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  • Aaron Howard

What is Diversity and Why Does it Matter?

Updated: Jul 20, 2020


The recent national protests and uproar over the murder of George Floyd have catapulted diversity and inclusion to prominence in the internal conversations of businesses and organizations around the world. Usually, the case for increasing diversity in organizations hinges on its practical benefits for the business. For example, research shows that greater workforce diversity contributes to better problem solving, better profits, and better innovation.

But what if diversity costs a business money, clients, and slows growth. Is it still worth pursuing? For Christians, the answer must be an unequivocal yes. We must follow Jesus in identifying the courses of action that we must follow, emphasizing obedience over expedience. Fortunately, obeying God in loving our neighbors by pursuing diversity will usually also lead to greater organizational success.


What is Diversity?


When we speak of diversity, we generally refer to the presence of difference amongst members of an organization, whether that entails racial/ethnic difference, socioeconomic difference, or difference in ability, language, or culture. However, biblically grounded Christian organizations circumscribe diversity to limit the kinds of identities that are actively celebrated. Prestonwood Christian Academy in Plano, TX coined the acronym G.R.A.C.E. to describe the specific types of diversity that the school intentionally seeks to acknowledge and affirm. In this useful definition, diversity includes Gender, Race, Ability, Culture, and Economic status or class. This is crucially important due to the ways that secular society has embraced non-biblical identities as types of diversity that organizations should champion and accommodate. By aligning ourselves with a biblical model of diversity, we more accurately reflect the kingdom of God without endorsing or approving of sin.


In Revelation 7:9, the Bible provides a beautiful portrait of heaven's diversity. John writes, "After this I looked, and there before me was a great multitude that no one could count, from every nation, tribe, people and language, standing before the throne and before the Lamb. They were wearing white robes and were holding palm branches in their hands." Notice that even around God's throne in worship, we retain our diversity. Diversity in nationality, language, ethnicity, and culture demonstrates God's creativity and expansiveness. God doesn't erase our differences, but he unites us in our redeemed state as we each wear white robes, signifying that we are forgiven and made righteous by Christ's blood. The fact that we seemingly maintain these differences throughout eternity shows how important diversity is to God.


Moreover, God accords humans an extremely high level of value and worth, independent of their identities or individual characteristics. In other words, no matter what a person's background, experience, or physical and mental traits, that person is worthy of the utmost dignity and respect. In Psalm 8:5, David reminds us that God has created humans just a little lower than angels, and that he has crowned us with honor and glory. Such a lofty view of humanity is rooted in our reflection of God's image. This means that before human equality and dignity were ever secular concepts, they were Judeo-Christian understandings of human worth. The idea of rights emerges from theorists and philosophers who were influenced by this supernatural understanding of humanity's origins and existence.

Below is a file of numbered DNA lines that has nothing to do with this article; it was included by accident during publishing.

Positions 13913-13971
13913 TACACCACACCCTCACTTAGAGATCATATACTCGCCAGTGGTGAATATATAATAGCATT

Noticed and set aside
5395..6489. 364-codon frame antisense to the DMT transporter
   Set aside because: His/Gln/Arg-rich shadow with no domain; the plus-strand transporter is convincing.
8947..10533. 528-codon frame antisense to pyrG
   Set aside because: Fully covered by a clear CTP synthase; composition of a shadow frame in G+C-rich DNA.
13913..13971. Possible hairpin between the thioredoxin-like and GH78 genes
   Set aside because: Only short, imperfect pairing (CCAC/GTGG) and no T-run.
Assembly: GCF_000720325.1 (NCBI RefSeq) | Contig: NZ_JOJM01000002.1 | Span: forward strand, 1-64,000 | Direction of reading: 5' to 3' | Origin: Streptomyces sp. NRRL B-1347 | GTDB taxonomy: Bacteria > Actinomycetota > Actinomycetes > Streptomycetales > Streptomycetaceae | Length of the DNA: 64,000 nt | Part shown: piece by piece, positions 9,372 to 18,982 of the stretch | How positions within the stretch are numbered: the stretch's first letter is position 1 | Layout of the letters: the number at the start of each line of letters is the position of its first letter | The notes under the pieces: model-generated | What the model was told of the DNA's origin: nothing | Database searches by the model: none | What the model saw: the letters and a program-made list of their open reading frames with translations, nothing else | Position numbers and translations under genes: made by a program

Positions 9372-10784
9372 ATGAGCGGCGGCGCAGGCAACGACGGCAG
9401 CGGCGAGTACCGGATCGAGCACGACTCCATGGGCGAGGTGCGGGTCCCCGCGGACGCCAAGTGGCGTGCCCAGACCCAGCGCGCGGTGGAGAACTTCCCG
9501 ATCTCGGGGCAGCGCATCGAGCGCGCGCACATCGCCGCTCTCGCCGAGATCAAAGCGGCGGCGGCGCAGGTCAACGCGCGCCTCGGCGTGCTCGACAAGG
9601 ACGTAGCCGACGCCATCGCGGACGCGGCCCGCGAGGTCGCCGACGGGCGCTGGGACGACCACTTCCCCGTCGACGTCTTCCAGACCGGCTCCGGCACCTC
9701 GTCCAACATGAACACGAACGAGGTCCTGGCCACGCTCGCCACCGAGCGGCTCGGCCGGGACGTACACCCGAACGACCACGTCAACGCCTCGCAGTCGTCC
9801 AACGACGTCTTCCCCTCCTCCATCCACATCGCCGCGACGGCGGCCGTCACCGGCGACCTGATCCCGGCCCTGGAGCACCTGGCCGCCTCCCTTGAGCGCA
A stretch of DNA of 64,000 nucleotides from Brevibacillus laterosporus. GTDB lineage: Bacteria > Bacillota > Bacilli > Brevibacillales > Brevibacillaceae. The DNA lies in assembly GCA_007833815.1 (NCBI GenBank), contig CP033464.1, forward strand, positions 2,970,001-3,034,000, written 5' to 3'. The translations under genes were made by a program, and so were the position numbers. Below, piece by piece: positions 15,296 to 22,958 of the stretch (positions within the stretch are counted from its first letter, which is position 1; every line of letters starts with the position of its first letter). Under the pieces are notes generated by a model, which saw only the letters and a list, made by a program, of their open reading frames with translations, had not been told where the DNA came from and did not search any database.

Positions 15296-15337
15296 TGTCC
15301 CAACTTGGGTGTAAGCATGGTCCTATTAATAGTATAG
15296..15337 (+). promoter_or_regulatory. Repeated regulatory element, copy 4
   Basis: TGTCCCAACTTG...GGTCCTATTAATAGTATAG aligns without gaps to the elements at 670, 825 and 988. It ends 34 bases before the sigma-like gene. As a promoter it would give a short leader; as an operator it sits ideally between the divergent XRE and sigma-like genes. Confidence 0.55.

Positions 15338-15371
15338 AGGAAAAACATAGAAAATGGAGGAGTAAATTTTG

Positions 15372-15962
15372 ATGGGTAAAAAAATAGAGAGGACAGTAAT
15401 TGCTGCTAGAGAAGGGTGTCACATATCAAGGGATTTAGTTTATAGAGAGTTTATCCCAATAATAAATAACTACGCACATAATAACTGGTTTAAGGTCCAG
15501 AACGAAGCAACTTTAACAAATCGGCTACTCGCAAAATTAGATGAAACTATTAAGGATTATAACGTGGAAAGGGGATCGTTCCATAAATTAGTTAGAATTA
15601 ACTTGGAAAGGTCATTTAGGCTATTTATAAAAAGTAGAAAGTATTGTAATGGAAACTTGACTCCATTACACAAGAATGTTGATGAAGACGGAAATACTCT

Why Does it Matter?


It is easy to forget how diverse the early church was. Comprised of Jews and Gentiles, Africans, Greeks, and Asians (see Acts 13:1), they united their differences through an ardent pursuit of God's glory in the practices of prayer, worship, and service. Where geographical regions feature inhabitants of many ethnic and cultural backgrounds, our organizations should too. Otherwise, what are we saying about the reach of the gospel and our love for our neighbors? If we ignore the opportunity to invite others to work, serve, and be served by our schools, businesses, and institutions, we send the message that our brand of Christianity is only reserved for people who look like us and think like us. Our faith becomes homogeneous and subservient to our own predilections and comfort, and we alienate the people who diverge from the majority.


Let us remember that God breathed his breath into all humanity. Every human bears the image of God, and is infinitely loved by God. According to Psalm 138:13-14, we have all been intricately formed by God in the recesses of our mother's wombs. If we believe this to be true, then our kingdom mandate must be to love our neighbors by intentionally inviting them to participate in our mission. Furthermore, just as the scourge of sin has caused all to be separated from God, the remedy--salvation through Jesus' blood--also applies to all. This should motivate our institutions to reach beyond our comfort zones to minister to all people so that they can hear and respond to the gospel.


So what should you do? If you're a university or school, seek greater diversity in your student body, faculty, staff, board, and leadership. If you're a Christian business or nonprofit, seek to diversify your board, leadership, and employees and serve a broader consumer base, marketing to people who don't share your ethnic identity or level of economic status. Even Jesus reached across all levels of Jewish society when he recruited his disciples choosing both fishermen and a tax collector. In summary, we are called to pursue diversity not just because it makes business sense, but ultimately, because it makes gospel sense.

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